The Emerald Tree Boa
Cast Bronze, 2005
18" x 20" x 36"
To Aunt Neppie life had no borders. All things served some purpose. She was heavily steeped in the religious beliefs of the African Methodist Church, as it was recently incorporated. Her congregation had left the white church where they were required to worship from the balcony and could not be officers or preachers. They were relegated to sitting in a separate area and giving their offerings. Even after the break, Aunt Neppie soon grew tired of this European-based religion.
Without farewells or support, she began to seek to understand spiritual beliefs and practices through another source. She chose to return to her own African roots, although she was told by her church family that such a path reeked of witchcraft and paganism, from which no good could come.
By observing nature and believing that all things arose from the earth, she began to concoct her own interpretations of spirituality. She performed trancelike dance movements, and created strange chants. All this she used to attract followers. Their practices were kept secret, and were only performed in isolated places. They also spoke among themselves about revolts and freedom. They created a vocabulary of codes, and various ways of disguising themselves from those who were the owners of the land. She continued this practice throughout her life. Her powers were felt by all levels of society. Her healing abilities were especially well known. It was only the mysterious deaths that occurred around her that people still question today.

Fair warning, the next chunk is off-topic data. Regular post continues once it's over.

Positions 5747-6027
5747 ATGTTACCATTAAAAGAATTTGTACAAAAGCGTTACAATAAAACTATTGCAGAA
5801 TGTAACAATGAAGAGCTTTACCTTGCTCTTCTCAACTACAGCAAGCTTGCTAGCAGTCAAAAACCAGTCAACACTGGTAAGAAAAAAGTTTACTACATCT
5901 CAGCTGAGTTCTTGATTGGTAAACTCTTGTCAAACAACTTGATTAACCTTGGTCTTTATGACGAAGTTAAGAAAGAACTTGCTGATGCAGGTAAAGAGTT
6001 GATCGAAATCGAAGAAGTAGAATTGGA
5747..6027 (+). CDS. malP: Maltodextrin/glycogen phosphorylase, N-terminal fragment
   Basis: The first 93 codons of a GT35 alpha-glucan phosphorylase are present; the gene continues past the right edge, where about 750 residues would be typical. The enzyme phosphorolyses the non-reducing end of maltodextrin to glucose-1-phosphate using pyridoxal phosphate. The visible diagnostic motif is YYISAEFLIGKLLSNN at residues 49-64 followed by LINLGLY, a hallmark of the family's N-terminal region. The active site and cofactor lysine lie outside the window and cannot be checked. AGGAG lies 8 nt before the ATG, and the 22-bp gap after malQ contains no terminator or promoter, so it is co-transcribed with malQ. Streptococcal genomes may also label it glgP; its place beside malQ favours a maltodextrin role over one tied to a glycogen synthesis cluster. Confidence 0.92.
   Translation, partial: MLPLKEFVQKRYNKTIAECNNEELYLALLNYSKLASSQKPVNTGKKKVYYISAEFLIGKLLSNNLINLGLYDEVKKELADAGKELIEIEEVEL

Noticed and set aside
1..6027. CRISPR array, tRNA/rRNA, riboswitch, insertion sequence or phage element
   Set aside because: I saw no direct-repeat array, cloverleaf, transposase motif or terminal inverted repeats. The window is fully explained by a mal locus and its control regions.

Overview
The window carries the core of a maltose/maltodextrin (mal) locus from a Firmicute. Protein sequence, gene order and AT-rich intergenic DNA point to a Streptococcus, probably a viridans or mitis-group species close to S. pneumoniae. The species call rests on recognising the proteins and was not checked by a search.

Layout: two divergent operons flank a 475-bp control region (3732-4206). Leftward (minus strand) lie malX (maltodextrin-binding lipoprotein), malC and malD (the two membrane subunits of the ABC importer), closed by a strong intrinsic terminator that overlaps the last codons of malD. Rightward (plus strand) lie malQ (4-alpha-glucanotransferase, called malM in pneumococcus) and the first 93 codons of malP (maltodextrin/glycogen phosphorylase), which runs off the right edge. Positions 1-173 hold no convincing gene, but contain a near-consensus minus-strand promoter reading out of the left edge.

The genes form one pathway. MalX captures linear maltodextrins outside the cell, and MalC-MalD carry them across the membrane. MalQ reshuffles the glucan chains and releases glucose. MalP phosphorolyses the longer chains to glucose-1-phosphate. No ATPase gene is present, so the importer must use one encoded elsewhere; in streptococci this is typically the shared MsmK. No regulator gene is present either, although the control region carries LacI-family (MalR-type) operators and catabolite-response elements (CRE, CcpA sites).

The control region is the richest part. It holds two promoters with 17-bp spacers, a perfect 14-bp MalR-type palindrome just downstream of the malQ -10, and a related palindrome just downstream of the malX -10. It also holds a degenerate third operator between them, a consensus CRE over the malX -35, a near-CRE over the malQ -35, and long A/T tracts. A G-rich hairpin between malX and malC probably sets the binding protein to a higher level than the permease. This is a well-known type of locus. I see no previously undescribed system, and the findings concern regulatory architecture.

We see her at the height of her career in her regalia as a voodoo priestess. She transcends our world and penetrate that elusive realm of the spirits. Holding forth the circle of thorns, she reaffirms to the gods the natural way of life and death in the form of the emerald boa and the colorful magpie, a predator-prey syndrome played out once again. Aunt Neppie is truly a woman who has broken the bonds of slavery through her revolutionary beliefs and behavior.